Beyond resilience to thriving: Optimizing child wellbeing

Tracy Gleason, Darcia Narvaez

Abstract


Research in child wellbeing often assesses the effects of particular disadvantages or focuses on children’s resilience in adverse circumstances. In contrast, considering developmental optimization in early childhood, and what is necessary to foster it, informs the study of child wellbeing in the socioemotional domain. In the program of research reviewed here, we consider the kinds of early experiences that promote wellbeing, defined as optimal physiological and emotional regulation that enables a flexible sociomoral orientation to others. This work suggests that practices consistent with the evolved developmental niche (EDN), or the developmental system that likely characterized human caregiving over the course of evolution, facilitate development of the physiological and psychological systems of regulation that enable optimal wellbeing in the domain of sociomoral functioning. Aspects of EDN-consistent care provide a cohesive environmental context for development, but different facets of such care correspond to different outcomes related to socioemotional development. Overall, parental positive attitudes toward and provision of EDN-consistent care are associated with an orientation toward others that is prosocial, flexible, and engaged. These findings have emerged in samples in the US, Europe, and China, and suggest that the EDN might provide a useful framework for conceptualizing developmental optimization, for consideration of the important facets of early childhood care and education, and for fostering child wellbeing.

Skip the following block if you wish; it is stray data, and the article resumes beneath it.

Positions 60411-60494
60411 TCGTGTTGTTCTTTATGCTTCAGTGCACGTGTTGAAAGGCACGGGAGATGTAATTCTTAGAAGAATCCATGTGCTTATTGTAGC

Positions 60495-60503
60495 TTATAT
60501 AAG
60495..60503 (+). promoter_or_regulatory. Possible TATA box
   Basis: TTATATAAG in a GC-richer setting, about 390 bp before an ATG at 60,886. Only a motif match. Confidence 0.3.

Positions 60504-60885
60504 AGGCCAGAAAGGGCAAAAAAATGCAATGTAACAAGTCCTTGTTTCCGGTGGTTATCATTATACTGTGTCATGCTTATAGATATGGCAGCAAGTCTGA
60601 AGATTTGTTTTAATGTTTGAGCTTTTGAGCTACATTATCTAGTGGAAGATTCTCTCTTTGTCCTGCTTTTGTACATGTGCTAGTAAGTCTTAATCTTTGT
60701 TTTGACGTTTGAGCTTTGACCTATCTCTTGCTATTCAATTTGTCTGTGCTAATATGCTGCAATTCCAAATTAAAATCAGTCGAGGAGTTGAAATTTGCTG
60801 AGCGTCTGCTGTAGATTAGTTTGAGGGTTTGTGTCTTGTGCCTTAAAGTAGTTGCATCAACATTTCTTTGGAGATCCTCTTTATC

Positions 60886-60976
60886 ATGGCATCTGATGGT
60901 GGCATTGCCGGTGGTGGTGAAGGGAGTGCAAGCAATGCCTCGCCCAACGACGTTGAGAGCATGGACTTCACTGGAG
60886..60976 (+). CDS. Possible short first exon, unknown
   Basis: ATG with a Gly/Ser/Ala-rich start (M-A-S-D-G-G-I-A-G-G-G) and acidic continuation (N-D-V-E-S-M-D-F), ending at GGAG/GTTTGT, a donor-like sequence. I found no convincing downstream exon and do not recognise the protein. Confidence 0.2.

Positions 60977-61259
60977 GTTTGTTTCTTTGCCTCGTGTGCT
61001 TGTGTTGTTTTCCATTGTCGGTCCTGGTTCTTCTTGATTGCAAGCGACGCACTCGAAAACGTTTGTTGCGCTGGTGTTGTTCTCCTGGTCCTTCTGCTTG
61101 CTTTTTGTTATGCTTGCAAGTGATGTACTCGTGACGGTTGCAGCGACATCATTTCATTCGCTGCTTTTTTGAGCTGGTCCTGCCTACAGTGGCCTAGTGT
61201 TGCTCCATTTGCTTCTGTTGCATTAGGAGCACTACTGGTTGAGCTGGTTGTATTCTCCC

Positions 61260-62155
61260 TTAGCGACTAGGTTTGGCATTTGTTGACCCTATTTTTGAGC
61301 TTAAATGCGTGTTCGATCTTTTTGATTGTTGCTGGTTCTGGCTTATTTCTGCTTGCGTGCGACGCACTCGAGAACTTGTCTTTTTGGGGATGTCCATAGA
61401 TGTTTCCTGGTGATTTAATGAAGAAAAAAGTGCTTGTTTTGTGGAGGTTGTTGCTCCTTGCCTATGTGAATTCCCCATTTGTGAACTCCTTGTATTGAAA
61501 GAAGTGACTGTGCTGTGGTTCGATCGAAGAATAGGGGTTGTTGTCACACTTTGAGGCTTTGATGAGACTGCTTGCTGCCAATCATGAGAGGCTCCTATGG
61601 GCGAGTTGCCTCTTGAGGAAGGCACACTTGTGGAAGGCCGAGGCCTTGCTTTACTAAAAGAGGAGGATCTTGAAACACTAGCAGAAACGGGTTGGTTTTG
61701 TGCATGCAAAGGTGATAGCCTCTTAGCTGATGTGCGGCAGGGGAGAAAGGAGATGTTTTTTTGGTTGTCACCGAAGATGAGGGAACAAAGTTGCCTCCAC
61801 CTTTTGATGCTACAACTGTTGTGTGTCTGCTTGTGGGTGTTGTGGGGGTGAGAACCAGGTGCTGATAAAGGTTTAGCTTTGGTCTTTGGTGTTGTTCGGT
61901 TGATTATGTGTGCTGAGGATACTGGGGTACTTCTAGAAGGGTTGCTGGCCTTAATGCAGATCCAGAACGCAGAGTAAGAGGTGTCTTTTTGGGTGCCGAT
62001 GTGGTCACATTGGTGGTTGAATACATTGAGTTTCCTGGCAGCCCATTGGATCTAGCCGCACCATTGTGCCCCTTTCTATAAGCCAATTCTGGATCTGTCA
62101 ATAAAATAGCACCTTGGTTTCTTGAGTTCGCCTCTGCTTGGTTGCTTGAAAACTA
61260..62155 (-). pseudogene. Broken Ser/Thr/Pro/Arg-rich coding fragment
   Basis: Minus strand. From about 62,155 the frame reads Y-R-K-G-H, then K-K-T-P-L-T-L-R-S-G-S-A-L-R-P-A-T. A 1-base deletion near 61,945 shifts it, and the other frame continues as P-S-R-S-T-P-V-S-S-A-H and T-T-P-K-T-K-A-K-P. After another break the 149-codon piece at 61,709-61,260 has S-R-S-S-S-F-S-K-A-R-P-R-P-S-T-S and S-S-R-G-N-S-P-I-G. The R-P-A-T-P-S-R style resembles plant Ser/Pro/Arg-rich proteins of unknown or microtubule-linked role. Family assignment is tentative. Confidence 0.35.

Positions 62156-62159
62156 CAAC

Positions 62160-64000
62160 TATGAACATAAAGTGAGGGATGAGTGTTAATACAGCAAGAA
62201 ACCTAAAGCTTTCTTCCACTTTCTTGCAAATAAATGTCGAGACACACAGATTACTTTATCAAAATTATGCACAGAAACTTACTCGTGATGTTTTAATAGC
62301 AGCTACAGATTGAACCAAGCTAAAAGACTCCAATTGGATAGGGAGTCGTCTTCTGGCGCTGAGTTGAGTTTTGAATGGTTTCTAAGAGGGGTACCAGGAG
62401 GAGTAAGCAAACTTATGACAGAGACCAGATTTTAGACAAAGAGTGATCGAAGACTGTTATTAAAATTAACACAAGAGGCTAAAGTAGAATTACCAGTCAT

Keywords


wellbeing, early childhood, Evolved Developmental Niche, parenting, evolution, child development

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DOI: http://dx.doi.org/10.5502/ijw.v9i4.987

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